Last Thursday evening, November 1, I happened to be among a small group of Madison writers who gathered in the gloom of the Chazen Museum’s main gallery to read their exphrastic poems (poetry inspired by art) written in response to an extraordinary exhibit of wedding chests from Florence: Life, Love and Marriage Chests in Renaissance Italy. Among the many beautiful cassoni (wedding chests) on display featuring elaborate mythological and historical themes, I chose what was perhaps the most modest: two panels illustrating a tragic story I knew from the Decameron: Lizabetta from Messina. I was perhaps drawn to it because of my own dark roots in the south of Italy.
It’s all very well to paint jousting knights on a Renaissance wedding chest, or battle scenes, or even Greeks dressed as Florentines dragging in the Trojan Horse, but what about Lisabetta from Messina?
What is she doing here?
Who decided her story was fit for the contemplation of a young bride? What did the artist known as Lo Scheggia find edifying and worthy of his talent in the gruesome tale of “a beautiful and well-mannered lady” who dies of a broken heart?
We have only two panels from Lisabetta’s wedding chest to patch together her story as told by Boccaccio in the fifth novella on the fourth day of the Decameron:
There were three young brothers, rich merchants living in Messina who had inherited all their father’s wealth. They had a sister named Lisabetta, who “despite all good reasons was not yet married.”
They also had a young man in their service, one Lorenzo from Pisa who worked in the warehouse and took care of all their business. “He was a handsome and graceful youth,” and It didn’t take long for Lisabetta to fall in love with him.
Lorenzo, for his part, “left all his other love affairs aside and began to give his heart to her.” And so it was, “that as they loved each other in equal measure … they gave in to their desire.
“This went on,” Boccaccio tells us, “ … for quite some time “to their great pleasure …long enough for the two to become careless.” One night, as luck would have it, Lisabetta was seen by her older brother entering Lorenzo’s bed chamber.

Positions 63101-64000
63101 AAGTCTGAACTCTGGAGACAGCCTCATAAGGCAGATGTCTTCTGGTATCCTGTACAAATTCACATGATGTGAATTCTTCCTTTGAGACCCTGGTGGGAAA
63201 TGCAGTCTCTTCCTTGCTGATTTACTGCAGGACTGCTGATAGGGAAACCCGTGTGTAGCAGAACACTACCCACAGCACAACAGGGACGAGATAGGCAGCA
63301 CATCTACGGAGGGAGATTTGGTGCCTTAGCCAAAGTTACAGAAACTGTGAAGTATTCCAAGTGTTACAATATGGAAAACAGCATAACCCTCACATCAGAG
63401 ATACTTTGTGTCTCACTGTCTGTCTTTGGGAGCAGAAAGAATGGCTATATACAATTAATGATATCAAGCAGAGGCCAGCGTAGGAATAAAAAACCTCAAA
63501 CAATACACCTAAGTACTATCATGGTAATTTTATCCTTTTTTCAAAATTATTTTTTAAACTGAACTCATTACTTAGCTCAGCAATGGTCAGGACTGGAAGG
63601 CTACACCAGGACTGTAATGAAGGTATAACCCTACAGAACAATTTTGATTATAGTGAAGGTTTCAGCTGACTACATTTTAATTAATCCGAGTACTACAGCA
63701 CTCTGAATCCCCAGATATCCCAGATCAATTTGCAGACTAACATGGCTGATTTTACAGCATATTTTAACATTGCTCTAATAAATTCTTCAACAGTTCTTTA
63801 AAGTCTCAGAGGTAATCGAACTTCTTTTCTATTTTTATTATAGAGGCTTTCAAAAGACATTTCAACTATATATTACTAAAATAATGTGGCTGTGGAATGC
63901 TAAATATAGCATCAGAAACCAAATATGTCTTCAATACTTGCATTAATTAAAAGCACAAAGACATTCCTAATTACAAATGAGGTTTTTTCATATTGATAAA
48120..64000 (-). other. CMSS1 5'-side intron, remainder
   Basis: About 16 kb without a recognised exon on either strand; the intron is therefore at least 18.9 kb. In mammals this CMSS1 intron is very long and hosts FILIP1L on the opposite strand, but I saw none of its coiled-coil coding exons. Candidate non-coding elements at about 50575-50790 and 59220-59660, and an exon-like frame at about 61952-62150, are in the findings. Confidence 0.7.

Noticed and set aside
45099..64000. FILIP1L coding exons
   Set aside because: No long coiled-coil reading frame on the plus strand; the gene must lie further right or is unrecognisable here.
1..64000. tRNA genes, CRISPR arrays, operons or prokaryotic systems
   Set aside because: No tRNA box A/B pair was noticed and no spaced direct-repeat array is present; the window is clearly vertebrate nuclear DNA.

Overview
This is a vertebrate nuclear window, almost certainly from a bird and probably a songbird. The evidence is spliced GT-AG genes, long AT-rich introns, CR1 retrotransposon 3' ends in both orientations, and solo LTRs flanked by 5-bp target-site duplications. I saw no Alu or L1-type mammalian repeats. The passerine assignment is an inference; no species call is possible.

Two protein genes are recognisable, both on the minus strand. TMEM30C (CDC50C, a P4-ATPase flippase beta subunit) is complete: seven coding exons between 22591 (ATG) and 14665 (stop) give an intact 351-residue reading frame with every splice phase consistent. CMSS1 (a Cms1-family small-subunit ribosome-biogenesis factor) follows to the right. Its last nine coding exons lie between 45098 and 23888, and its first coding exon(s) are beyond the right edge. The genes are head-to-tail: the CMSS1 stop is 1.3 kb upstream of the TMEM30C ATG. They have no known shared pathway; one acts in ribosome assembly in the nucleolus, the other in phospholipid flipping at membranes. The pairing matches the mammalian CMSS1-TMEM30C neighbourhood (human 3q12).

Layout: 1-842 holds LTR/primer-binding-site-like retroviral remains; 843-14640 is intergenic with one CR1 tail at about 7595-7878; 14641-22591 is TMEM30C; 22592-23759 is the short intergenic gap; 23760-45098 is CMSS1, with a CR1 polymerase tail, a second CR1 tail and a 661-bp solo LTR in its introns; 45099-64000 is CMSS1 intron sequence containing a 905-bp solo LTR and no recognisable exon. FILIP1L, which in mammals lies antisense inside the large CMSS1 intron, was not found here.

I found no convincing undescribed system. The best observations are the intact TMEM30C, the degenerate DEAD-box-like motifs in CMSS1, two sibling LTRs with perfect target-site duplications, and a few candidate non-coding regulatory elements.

The brother kept the secret to himself until he hatched a plot, admonishing his other brothers ‘to keep quiet so that no infamy would fall upon their sister nor upon them, until such time that they could cleanse themselves of the shame.”
And so they carried on, “making their usual rowdy jokes with Lorenzo.” On the panel we see just how cunning and crafty they were, taking Lorenzo aside, hiding God knows what in their long sleeves, pretending that they had to leave the city on business and take him with them.
They lead him to a remote and empty place outside the city where they kill him and bury him in an unmarked grave. When they return to Messina, they tell their sister that Lorenzo has been sent on a business trip whereupon she begins her endless pining, and falls into a Slough of Despond.
Having cried herself to sleep one night, Lisabetta is visited by a dream in which Lorenzo appears, telling her of his fate, and where his body has been buried.
With the determination of an Antigone, she sets out to find Lorenzo and give him a proper burial. Guided by her dream, she makes her way into the countryside and stops at a place where the dirt feels softer. She does not have to dig very far before she finds the body “not yet broken down or decomposed.” And here is where Lisabetta shows her true mettle:
Although “she was sadder than any woman had ever been,” as Boccaccio tells us “… “yet she knew that the present moment was not for crying.”
Lacking the strength to bury the body herself, she does the next best thing. Acting with a courage and resolve worthy of a warrior, she takes a knife and cuts off his head, wraps it in a towel, and gives it to her servant to carry. Nobody has seen them.